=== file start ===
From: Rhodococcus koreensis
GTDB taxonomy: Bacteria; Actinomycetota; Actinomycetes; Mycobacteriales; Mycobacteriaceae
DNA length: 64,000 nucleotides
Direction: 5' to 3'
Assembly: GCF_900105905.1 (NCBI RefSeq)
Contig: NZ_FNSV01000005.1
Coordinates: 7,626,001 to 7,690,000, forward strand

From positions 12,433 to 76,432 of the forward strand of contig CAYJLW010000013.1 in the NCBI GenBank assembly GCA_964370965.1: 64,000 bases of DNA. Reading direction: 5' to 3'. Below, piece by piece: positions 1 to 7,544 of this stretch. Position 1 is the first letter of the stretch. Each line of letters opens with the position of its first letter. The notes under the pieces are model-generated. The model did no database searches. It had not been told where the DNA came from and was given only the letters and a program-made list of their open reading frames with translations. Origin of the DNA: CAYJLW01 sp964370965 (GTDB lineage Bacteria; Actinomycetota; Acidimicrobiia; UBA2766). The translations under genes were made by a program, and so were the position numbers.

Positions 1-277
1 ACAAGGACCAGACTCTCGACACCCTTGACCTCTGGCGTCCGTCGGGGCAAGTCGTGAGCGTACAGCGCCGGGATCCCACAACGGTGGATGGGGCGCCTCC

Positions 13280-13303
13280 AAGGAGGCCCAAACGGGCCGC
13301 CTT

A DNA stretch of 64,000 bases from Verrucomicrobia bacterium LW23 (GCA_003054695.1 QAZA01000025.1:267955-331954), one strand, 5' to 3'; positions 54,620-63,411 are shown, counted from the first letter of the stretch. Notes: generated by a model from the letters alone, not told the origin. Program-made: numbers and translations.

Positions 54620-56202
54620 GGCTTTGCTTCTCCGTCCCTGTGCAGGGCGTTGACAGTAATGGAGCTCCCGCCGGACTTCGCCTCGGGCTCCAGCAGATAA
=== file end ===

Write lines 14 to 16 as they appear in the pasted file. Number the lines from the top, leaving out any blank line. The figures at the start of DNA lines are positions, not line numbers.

A DNA stretch of 64,000 bases from Verrucomicrobia bacterium LW23 (GCA_003054695.1 QAZA01000025.1:267955-331954), one strand, 5' to 3'; positions 54,620-63,411 are shown, counted from the first letter of the stretch. Notes: generated by a model from the letters alone, not told the origin. Program-made: numbers and translations.

Positions 54620-56202
54620 GGCTTTGCTTCTCCGTCCCTGTGCAGGGCGTTGACAGTAATGGAGCTCCCGCCGGACTTCGCCTCGGGCTCCAGCAGATAA